present our fraternity as something other than that, the farther we stray 
      from the acceptance that we can have by emphasizing the obvious. For 
      example, rites of passage are generally done in secret, and no one expects 
      anything else. To claim to be something else can make us look to the 
      outside world as if we are hiding something dangerous with our "secretive" 
      In much the same way, trying to boost numbers with one-day classes or 
      affinity lodges misses the point if we do not stress that this initiation 
      means something: that it is a rite of passage for our civilization. Rites 
      of passage must be a little tough, even if they are only ritualistic and 
      not a true "torture to your flesh".
      We can survive and prosper conducting a rite of passage to adult 
      manhood in Western Civilization. We do not have to accept everyone. True 
      rites of passage have restrictions, and ours does, too. The man must be 
      "free born, of lawful age and under the tongue of good report." Not 
      everyone in a given society qualifies for the complete manhood initiation 
      nor do all men attempt or pass the tests of the rite of passage. But the 
      religious and political leaders of the society all recognize the rite of 
      passage for what it is and often support it even if they are not members, 
      because they can see that it is a threat by the way it truthfully presents 
      With the greatest love and concern, we must take a new look at 
      ourselves. Whether factual or not, we have heard our brethren talk about 
      lodges that might gain a thousand members using one-day classes and yet 
      lose hundreds per year from disinterest. Other brethren say that we have 
      nothing for young members to do but study ritual and suggest that we need 
      something else, like affinity lodges, where men of like interests can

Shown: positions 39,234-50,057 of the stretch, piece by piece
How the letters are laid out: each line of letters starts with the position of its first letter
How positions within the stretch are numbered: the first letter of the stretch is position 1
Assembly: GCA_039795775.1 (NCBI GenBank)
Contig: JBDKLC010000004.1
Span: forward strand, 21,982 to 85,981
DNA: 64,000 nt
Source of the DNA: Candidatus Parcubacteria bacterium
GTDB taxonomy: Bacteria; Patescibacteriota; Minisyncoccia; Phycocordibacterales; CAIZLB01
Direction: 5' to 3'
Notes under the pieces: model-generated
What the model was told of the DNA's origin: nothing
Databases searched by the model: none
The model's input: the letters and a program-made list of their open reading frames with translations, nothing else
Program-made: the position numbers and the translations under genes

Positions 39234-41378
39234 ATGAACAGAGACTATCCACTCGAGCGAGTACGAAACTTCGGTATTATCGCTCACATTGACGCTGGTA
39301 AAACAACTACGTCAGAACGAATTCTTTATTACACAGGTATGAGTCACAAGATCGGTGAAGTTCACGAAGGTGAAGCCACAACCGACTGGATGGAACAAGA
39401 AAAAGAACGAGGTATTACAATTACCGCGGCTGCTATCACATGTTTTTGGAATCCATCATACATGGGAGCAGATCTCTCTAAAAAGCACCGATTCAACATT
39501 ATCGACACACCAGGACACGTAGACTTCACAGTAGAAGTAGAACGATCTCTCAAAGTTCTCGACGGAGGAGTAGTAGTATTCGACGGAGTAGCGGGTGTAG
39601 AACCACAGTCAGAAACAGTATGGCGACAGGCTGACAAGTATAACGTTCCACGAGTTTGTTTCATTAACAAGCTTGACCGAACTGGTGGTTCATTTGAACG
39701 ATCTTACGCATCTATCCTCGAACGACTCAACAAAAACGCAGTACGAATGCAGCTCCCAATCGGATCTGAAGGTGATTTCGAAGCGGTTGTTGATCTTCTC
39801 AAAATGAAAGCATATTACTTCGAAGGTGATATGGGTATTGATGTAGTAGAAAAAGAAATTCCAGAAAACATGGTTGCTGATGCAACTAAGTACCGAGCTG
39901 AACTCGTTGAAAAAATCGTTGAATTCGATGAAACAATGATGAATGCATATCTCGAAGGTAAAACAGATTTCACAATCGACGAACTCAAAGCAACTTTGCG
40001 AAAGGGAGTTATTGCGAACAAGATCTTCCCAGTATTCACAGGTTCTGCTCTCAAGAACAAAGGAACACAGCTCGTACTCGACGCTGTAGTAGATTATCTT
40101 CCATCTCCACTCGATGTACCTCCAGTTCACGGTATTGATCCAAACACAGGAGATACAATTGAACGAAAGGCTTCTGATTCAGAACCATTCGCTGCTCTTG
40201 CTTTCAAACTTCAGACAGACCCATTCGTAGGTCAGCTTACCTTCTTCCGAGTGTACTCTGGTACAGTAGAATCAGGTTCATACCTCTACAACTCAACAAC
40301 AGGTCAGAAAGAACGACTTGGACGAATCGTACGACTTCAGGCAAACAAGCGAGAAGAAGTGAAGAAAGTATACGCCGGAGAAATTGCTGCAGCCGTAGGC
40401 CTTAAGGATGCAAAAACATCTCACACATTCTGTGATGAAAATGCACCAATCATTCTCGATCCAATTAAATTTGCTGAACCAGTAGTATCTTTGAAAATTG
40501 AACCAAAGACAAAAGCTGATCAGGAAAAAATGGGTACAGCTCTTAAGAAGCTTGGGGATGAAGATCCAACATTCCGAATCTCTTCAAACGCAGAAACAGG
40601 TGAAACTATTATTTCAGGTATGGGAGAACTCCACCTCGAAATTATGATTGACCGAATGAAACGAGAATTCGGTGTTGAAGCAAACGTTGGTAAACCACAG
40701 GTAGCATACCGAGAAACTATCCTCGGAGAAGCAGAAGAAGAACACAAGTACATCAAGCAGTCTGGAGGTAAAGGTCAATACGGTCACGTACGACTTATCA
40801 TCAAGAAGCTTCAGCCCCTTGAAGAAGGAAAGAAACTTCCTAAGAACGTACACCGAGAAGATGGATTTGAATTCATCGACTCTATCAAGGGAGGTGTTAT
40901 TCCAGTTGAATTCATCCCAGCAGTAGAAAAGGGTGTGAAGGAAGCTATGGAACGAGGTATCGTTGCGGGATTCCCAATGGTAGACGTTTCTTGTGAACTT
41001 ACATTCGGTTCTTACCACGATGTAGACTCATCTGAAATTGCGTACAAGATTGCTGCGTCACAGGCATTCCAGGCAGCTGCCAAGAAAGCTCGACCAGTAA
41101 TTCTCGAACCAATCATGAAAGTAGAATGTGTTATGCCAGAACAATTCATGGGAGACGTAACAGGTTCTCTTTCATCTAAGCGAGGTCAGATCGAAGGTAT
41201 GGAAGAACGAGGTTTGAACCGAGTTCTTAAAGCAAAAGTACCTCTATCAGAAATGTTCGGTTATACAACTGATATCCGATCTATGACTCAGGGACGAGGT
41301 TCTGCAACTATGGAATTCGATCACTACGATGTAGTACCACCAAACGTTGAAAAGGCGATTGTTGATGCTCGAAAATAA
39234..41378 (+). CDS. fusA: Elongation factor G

gather within the mason order.
      These arguments miss that first purpose of freemasonry is to make 
      freemasons. In nature, reproduction is essential as the means of 
      continuing life. In our case, initiations insure continuation. This should 
      be easy, but we have over-analyzed and over-emphasized our non-initiation 
      functions to little avail. Why has this not been a success? Because 
      providing an initiation into manhood is the primary reason that we exist. 
      Most men take our initiation ceremonies, go on to other endeavors and 
      continue on with their lives with fond memories of the lodge and an 
      occasional beneficial act. But a few continue learning and performing the 
      rituals, and this maintains our ability to perform the rite of passage 
      that is the reason that we continue to exist. 
      If young men are disappointed with our business meetings because we 
      seem to discuss only paying bills and with our other meetings because they 
      are mostly for learning ritual and teaching proficiency, they are missing 
      the point. And so are most of us. We concentrate on these things because 
      this is what we are. We provide a rite of passage, not exclusively, but 
      I am NOT saying that this is the only thing that we should do! I am 
      saying that if we concentrate on our ritual and our performance and our 
      primary purpose, our lodges will survive, the craft will survive and there 
      will be plenty of masons and lodges for all the other affinities and 
      This may sound like it is just too simple a solution, but once we 
      identify our true purpose as performing a rite of passage, our efforts in 
      retention and renewal can be directed toward changes, if any, that will 
      more likely to result in improvements.
      (Brief Biography) 
      Brother John Randolph Martin is a United States Administrative Law Judge in Houston, 
      Texas, and worked as an attorney in South Carolina for many years. He has 
      earned a BA, MA and JD from the University of Oklahoma. Judge Martin is 
      also a retired Lieutenant Colonel in the US Army Reserve and served 
      overseas in both the Vietnam War and Operation Desert Storm. Judge Martin 
      was raised in Dentsville Lodge No. 398 in 1982 in Columbia, SC, and 
      received both his Scottish Rite and York Rite degrees during the next 
      year. He is now a member of Orange-Charlestowne Lodge No. 14, Dalcho 
      Consistory, South Carolina Commandery No. 1, and the Omar Shrine, all in 
      Charleston, SC, as well as the Philalethes Society and the Texas Lodge of